Breastfeeding and gestational diabetes

Breastfeeding and gestational diabetes

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I have gestational diabetes. Can I still breastfeed?

Yes, and it benefits both you and your baby if you do.

Breastfeeding can sometimes be a little harder for women who have had gestational diabetes because it can take longer for milk to come in. (Normally this happens after three or four days.)

Having a high pre-pregnancy body mass index (BMI), needing insulin treatment for gestational diabetes, or having a cesarean birth also increase the chances of your milk coming in later than usual.

Persistence is key: The more often you feed your baby, the more efficiently your body produces milk. Getting good support and advice in the first few days after delivery increases your chance of success, so talk to your healthcare provider about what help is available to you if you experience any problems.

What are the benefits of breastfeeding after gestational diabetes?

Breast milk is the ideal food for an infant because it's packed with the nutrients and antibodies your growing baby needs. And when you have gestational diabetes, there are additional benefits associated with breastfeeding.

For example, sometimes gestational diabetes causes a baby to have low blood sugar (hypoglycemia) after birth. If a baby has low blood sugar, breastfeeding helps raise her blood sugar levels by providing a dose of glucose that's easily absorbed.

Colostrum, the yellowish milk you produce in small amounts in the first few days after giving birth, helps your baby's digestive system to grow and mature, and is easy for your baby to digest.

Breastfeeding can help with jaundice because it helps your baby's body clear the excess bilirubin more quickly. (Bilirubin is the pigment in your baby's blood that can cause her skin to look yellow.) Jaundice is more common in babies born to women who had gestational diabetes.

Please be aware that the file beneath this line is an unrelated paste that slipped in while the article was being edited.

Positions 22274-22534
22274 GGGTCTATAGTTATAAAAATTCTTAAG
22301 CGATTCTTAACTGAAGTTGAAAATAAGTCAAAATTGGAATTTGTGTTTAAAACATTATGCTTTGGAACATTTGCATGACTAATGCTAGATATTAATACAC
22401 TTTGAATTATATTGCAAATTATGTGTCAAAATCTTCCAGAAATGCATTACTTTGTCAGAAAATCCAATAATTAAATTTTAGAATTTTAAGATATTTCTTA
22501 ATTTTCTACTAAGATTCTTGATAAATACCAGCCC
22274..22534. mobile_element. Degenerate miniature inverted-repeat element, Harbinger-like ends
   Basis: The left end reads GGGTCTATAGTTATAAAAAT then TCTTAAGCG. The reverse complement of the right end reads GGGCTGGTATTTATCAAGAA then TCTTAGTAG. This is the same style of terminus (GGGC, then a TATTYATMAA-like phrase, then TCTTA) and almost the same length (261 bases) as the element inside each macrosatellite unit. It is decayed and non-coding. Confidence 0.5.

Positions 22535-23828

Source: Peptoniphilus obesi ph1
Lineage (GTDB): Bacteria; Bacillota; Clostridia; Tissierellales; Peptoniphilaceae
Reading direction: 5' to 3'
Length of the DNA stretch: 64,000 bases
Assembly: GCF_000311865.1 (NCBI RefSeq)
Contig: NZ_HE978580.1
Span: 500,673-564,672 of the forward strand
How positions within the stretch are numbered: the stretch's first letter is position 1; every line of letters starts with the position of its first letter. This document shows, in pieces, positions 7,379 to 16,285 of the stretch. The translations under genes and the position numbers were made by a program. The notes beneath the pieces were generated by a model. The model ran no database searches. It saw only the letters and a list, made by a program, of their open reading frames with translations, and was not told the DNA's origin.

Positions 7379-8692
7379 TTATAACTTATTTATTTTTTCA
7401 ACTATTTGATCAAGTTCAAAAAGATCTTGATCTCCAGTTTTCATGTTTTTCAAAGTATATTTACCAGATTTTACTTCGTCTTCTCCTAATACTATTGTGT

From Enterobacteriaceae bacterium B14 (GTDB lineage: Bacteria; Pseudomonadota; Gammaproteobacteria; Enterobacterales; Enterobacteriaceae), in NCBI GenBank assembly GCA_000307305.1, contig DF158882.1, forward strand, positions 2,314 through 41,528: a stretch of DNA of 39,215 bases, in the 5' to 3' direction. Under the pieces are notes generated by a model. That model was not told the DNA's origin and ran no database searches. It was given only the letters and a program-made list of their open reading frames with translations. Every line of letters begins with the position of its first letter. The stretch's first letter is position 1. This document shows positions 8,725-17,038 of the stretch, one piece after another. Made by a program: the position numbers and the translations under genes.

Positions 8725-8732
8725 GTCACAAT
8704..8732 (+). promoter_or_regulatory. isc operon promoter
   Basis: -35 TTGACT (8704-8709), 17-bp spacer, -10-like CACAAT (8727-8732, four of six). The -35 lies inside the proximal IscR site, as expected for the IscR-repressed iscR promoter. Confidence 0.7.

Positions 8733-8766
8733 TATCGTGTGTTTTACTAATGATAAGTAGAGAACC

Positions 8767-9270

Your baby also has a higher risk of developing type 2 diabetes in later life, but breastfeeding reduces that risk. Research is still ongoing, but being breastfed could also lower your baby's risk of becoming overweight (another risk factor for type 2 diabetes) as she gets older.

There are also potential benefits for you, both in the short and long term. Breastfeeding may help you recover from gestational diabetes more quickly because the hormones that your body produces when you breastfeed may help balance your blood sugar.

Breastfeeding appears to reduce the risk of developing type 2 diabetes after pregnancy and may also make it easier to maintain a healthy weight after having a baby.

Can I still breastfeed if my baby needs special care?

Yes, you can. If your baby needs extra care after birth, it may be tricky to breastfeed her at first. But there's no reason why you can't nurse successfully. (If your baby can't feed frequently in her first few days, you may need to express milk to keep up your supply.)

If your newborn isn't able to latch on right away, you can still offer her drops of nutrient-rich colostrum. Your provider can advise you on the best way to give this to your baby.

If you have problems breastfeeding, contact your healthcare provider or a lactation consultant.

Visit the Society for Maternal-Fetal Medicine's website for more information and to find an MFM specialist near you.

Watch the video: Breastfeeding mothers at reduced risk of type 2 diabetes - In Depth (July 2022).


  1. Jarel

    I really liked it!

  2. Kajikasa

    It agree, it is the remarkable answer

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